Postulated reasons behind reporting bias based on different studies include difficulty in estimating portion size (despite written instructions) and failure to recognize ingredients in mixed foods and snack foods in this age group. The recording procedure is regarded as a burden in preschool children (30) and in adolescents (17). The use of weighed diet records as in the study by Livingstone et al (16) would be even more burdensome, but the error was reduced. Subjects in the study by Bandini et al (18) were given detailed instructions on recording dietary information. Yet, the reporting bias in obese adolescents in this study was comparable to the bias observed in our study in which only written instructions were provided with the diet records to assist in estimating portion sizes. These large underreporting errors imply that there is a need to develop new methods in training subjects, especially for obese adolescents, or methods that require less subject burden.

Dietary fat contributed to a higher variance in reporting error as compared with carbohydrates or protein, but there was no significant relation between underreporting and any of the macronutrients (% kcal), which suggests that all macronutrients were underreported by the teens. Other studies have shown underreporting of specific macronutrients (15, 31, 32). Livingstone et al (33) reported that the underreporting of total food intake was explained by a selective underreporting of snacks. The only subjects who reported energy intake accurately in our study had a higher proportion of lean body mass. These subjects better reported snacks, candy, dessert, soft drinks, and condiments, to name a few in their diet records.

In our study, MEIwtstb measured using bomb calorimetry was not different from TEEDLW, and both methods had percentage CV <10%—3.9% for TEE and 9.9% for MEIwtstb (this variation includes analytic and physiologic components). Precision for TEEDLW in adults was 5.1% (23). Thus, the methods can be considered equivalent in accuracy and test-retest precision, but TEEDLW requires considerably less subject and researcher burden. The lack of difference in results between MEIwtstb and TEEDLW is similar to that of a study in adult males and females in which the difference in TEE measured by DLW and MEI by balance was within 0.3%, a nonsignificant difference (34). When predicted MEI and MEIunadj were compared, we showed that predicted MEI overestimated measured MEI by only 3% (P = 0.63). This indicates that the assumed metabolizable energy values of the diets were accurate when averaged across the diets. Our finding is similar to a study by Seale's group (35), who did not find a significant difference between free-living energy expenditure measured by DLW and MEI in 4 adult men.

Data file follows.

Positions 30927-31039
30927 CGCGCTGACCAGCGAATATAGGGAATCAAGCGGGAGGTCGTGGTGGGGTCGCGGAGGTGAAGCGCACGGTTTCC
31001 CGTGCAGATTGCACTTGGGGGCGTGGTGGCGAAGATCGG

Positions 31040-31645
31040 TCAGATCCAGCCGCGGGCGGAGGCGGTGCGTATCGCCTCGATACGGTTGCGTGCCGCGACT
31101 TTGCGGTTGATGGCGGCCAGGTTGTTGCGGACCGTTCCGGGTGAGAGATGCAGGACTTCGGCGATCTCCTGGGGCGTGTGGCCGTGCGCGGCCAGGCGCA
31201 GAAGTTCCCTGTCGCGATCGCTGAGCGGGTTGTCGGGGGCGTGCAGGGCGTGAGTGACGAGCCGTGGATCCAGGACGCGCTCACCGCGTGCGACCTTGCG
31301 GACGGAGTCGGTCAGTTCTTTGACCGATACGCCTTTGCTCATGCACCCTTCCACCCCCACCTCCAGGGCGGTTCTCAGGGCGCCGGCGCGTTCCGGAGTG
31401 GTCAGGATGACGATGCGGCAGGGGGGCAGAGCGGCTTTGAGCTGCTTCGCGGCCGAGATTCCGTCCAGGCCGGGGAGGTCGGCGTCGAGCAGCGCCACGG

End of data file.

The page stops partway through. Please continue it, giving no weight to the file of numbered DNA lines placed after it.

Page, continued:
Strengths of our study included the replicated direct comparison of measured MEI on a controlled diet to TEEDLW in a vulnerable population, ie, obese adolescents, as a reference for evaluating self-reported energy intakes. A limitation of this study was the use of a convenience population, which may not be representative. Another limitation of the study was the necessary displacement in time of self-reported energy intake and measurement of TEEDLW despite an attempt to adjust for changing weight. Diet assessment by diet records is a limitation that we assessed in this study.

Inaccuracy of food intake reporting has important implications for assessing the role of diet in childhood obesity and for evaluating the efficacy of intervention. Limited progress has been made in understanding the determinants and nature of underreporting in the adolescent age group. Our study shows that underreporting bias increases with increasing BMI. This may explain the apparent discrepancy between the increasing prevalence of obesity and the lack of a parallel increase in reported energy intake (5).

Supplementary Material

Supplemental data:


We appreciate the statistical support from Purdue's Statistical Consulting Service. We thank Ania Kempa-Steczko for coordinating the laboratory procedures during the metabolic balance study. We also thank the Camp Calcium staff and the study subjects.

The authors’ responsibilities were as follows—CMW, BRM, DT, and WWC: study design; DAK: diet record instruction; RS and BRM: conducting the study and data collection; YH: analysis of fecal samples (boys) by bomb calorimetry; DAS: doubly labeled water analysis; RS, BRM, and BAC: data analysis. All authors were responsible for preparing the manuscript. None of the authors had a personal or financial conflict of interest.